disengaging spiritual auto-pilot

yesterday morning in church, a woman was sharing a stunning, vulnerable personal story; and in response to her trusting us (trusting me, since i was part of the audience) with her raw emotional honesty, i was moved. i mean: i felt. i choked up a little, and experienced a short visceral engagement. and in that, i noticed something.

i think i’ve been on spiritual auto-pilot for a month or so, all through lent and easter. funny thing is: i didn’t realize it until now.

i’ve been coasting. i’ve been moving through life, checking off to-do items (all of which i enjoyed, for the most part). i even had a 9 day vacation with my family, which had almost nothing to do with to-do items; but, in hindsight, i can see that all i did was throttle back, leaving the auto-pilot engaged.

my response at the moment isn’t guilt. i find that to be mostly useless, and new initiatives merely born out of a response to guilt are almost always nicely veneered legalism. instead, my response feels like: oops.

i engaged my spiritual auto-pilot seasonally when i was working in churches. in fact, i think these easter seasons were often a major time for the toggle switch to be tripped. my role was always frenetic, with the combination of whole-church expectations and youth ministry programs (i normally lead some sort of short term missions trip over spring break), and i have often found (maybe this is just my wiring) that during times of scheduled intensity, i don’t allow myself space for self-reflection, or presence and stillness, for emotional engagement.

funny thing is: in my world these days, spring break and easter are just the opposite of that historical busy-ness. my 6th grade guys small group had a two week break. my work, once spring break actually hit, was mostly put on hold (though my kids and i did finish writing a book over our time on vacation). i hardly ever used an alarm clock to wake up over the last two weeks. but i still fell into the auto-pilot pattern.

i know the party line for re-engagement. i taught it for years, back in the day. discipline. yup, ramp up the discipline to take steps toward vibrancy.

but as i’ve grown older, and more honest with myself, i know that’s not the answer for me. i don’t want to make a panacea declaration here, because for some, discipline might be exactly what’s called for. but for me, i’ve found that a steroid shot of discipline moves me into a hollow repetition. it treats my soul like just another item on my to-do list. and that, i’ve found, doesn’t take me where i really want to go, which is into the arms of jesus.

instead, the best way i’ve found to trip the fuse on the auto-pilot is to engage my emotions. it’s in my emotions that i find jesus waiting, patiently, saying, “yup, i’ve been here all along, waiting for the moment you would return.”

there’s a noticing that comes first, i suppose:

  • noticing the beauty in the complexity or simplicity of a musical composition.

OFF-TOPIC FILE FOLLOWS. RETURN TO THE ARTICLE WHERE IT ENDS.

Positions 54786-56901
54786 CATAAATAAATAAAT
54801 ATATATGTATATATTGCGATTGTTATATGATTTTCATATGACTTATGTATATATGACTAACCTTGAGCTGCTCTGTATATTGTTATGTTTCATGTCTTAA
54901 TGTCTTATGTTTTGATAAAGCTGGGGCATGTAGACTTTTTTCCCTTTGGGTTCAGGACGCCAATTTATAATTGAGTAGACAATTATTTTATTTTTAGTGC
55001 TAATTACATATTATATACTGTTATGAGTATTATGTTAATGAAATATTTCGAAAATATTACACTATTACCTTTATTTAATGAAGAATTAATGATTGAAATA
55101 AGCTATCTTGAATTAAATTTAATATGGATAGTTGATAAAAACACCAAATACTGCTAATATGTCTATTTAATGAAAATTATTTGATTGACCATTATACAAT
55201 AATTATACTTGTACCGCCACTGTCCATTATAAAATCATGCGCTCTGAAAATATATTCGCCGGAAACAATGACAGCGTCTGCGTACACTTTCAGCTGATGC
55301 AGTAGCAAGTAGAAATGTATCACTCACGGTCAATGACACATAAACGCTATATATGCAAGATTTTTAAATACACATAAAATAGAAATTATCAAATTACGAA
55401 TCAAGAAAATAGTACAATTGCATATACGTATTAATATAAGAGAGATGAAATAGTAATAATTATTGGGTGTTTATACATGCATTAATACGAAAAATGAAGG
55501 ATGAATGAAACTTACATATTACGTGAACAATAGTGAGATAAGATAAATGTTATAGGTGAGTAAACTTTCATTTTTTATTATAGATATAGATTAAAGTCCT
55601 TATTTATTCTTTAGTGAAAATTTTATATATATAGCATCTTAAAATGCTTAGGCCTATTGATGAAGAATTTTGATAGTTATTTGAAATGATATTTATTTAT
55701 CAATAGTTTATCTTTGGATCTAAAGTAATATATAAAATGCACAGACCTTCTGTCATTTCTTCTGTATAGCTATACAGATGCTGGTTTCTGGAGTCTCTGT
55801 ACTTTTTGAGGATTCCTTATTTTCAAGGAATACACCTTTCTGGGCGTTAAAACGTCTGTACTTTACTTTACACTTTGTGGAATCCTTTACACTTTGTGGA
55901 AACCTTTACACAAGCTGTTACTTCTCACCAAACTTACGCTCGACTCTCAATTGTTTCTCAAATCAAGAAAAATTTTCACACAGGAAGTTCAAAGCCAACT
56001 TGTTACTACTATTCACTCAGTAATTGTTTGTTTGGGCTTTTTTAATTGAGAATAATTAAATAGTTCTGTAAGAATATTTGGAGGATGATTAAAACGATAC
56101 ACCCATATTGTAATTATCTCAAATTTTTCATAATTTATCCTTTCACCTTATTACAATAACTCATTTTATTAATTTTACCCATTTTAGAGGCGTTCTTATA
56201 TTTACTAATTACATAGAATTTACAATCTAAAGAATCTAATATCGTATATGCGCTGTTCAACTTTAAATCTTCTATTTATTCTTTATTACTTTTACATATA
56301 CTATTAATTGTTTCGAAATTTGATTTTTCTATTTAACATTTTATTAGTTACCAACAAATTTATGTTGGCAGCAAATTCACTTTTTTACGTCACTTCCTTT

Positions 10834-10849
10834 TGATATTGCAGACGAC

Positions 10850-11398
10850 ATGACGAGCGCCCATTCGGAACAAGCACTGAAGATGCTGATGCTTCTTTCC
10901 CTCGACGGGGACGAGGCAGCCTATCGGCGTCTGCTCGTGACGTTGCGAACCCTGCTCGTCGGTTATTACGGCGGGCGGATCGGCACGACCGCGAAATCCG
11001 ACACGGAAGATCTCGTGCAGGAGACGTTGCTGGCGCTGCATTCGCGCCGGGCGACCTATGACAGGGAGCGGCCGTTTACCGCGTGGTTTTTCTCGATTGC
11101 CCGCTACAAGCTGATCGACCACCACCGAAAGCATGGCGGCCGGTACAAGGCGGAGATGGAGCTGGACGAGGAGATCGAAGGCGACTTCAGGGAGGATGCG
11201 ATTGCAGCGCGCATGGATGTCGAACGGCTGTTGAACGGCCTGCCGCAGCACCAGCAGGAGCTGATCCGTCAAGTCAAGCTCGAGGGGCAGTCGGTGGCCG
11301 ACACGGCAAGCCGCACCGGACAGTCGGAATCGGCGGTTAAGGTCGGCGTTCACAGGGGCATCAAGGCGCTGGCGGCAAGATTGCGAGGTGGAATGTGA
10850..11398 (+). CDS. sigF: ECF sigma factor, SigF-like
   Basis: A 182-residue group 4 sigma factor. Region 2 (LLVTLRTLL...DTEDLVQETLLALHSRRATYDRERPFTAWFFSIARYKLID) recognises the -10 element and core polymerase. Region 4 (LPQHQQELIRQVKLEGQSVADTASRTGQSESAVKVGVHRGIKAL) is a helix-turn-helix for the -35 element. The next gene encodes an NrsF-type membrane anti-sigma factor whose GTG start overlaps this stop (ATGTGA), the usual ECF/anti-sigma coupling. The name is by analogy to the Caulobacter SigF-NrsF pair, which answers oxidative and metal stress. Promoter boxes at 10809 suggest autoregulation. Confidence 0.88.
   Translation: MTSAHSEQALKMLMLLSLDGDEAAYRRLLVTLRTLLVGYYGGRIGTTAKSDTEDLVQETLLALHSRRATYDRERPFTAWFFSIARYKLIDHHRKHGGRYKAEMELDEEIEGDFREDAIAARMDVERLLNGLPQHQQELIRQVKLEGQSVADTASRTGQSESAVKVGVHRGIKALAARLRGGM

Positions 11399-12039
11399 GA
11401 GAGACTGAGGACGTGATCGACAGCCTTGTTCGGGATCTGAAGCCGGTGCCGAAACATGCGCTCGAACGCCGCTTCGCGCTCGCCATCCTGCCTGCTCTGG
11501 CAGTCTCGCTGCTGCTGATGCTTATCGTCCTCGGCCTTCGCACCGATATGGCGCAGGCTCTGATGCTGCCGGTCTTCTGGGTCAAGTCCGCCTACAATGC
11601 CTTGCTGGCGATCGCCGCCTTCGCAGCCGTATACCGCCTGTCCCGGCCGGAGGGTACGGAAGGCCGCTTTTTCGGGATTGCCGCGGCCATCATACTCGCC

• stopping to take note of the verdant green bursting forth in my backyard, the amazing purple of the wisteria blossoms outside my office door, or the pink glory of the wall of bougainvillea on the path to our laundry room (a.k.a. ‘the garage’).
  • hearing the thumping joy of experimentation passing easily through our walls as max (on drums) and his 8th grade bandmates (on guitar and bass) pound out a song they’re inventing.
  • noticing the tiredness or pain or hope in the eyes of someone i’m meeting with.

but the noticing isn’t quite enough in and of itself. i have to choose to allow myself to feel something in the moment of noticing. and those feelings, that’s when things start to click. that’s when i start to feel vibrancy return, start to feel my soul wake up from it’s auto-pilot slumber.

does this make sense to anyone else? have any of you been almost crushed–or at least drained–by the expectations and pace of this past ministry season? is there something in the noticing and feeling that could reset your soul?

7 thoughts on “disengaging spiritual auto-pilot”

  1. Speaking as one who has had to go through extensive recovery from auto-pilot I know exactly what you are talking about. I’ve led in numerous settings and whether the church is big or small it conditions leaders to stuff and ignore feelings.

    The problem with this is that part of our Imago Dei is our emotions. They are clues and messengers to the depth of our being conformed to Christ’s image. I don’t know how many days I’ve had to stop and say: “I have emotions. What do I feel right now?” And this approach to living opens up so much beauty and potential .

  2. definitely makes sense…we often forget that part of the statement, “glorify God and enjoy Him forever” is the word enjoy…if that’s too Piper-y for you, try Ecclesiastes, eat, drink and be merry is totally biblical (repeated several times in the book) as long as we remember that it’s tied to and finds it’s Chapter 11/12’s Remember your Creator. Discipline is a great tool unless it’s getting in the way of the enjoy and remember parts.

    and kudos on spelling bougainvillea correctly!

  3. oops, lost part of my thought above

    “…finds it’s value and meaning in Chapter 11/12’s…”

  4. mark, your struggles with coasting have connected with me. I feel almost emotionally dead with my relationship with the Lord; with the church; with the Holy Spirit. I am pleading, what on earth is wrong with me??????

  5. I was there a month ago. Just being released from my last job without the next one in place left me spiritually numb. I was still in the Word (occasionally if I’m honest), but when Easter hit without a church machine to prod me on, I woke up to GOD!

  6. no joke, i was going to blog about almost exactly the same thing this morning. thanks for sharing man, it’s good to know that i’m not alone with auto-pilot!

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